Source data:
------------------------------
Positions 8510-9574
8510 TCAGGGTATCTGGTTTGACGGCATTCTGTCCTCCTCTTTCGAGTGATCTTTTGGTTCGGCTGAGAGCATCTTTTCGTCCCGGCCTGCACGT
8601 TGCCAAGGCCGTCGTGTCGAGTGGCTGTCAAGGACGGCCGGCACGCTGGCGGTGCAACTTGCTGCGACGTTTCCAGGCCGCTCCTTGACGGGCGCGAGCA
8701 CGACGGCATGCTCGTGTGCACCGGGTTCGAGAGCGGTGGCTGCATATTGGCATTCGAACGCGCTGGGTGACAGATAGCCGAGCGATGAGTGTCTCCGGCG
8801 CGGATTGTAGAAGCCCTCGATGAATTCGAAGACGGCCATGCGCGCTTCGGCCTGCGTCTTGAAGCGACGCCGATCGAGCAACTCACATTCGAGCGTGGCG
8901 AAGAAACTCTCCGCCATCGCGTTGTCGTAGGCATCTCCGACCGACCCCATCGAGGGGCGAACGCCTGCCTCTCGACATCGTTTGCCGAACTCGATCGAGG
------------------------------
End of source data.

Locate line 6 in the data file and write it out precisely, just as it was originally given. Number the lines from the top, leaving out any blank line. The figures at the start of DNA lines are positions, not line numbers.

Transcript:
8901 AAGAAACTCTCCGCCATCGCGTTGTCGTAGGCATCTCCGACCGACCCCATCGAGGGGCGAACGCCTGCCTCTCGACATCGTTTGCCGAACTCGATCGAGG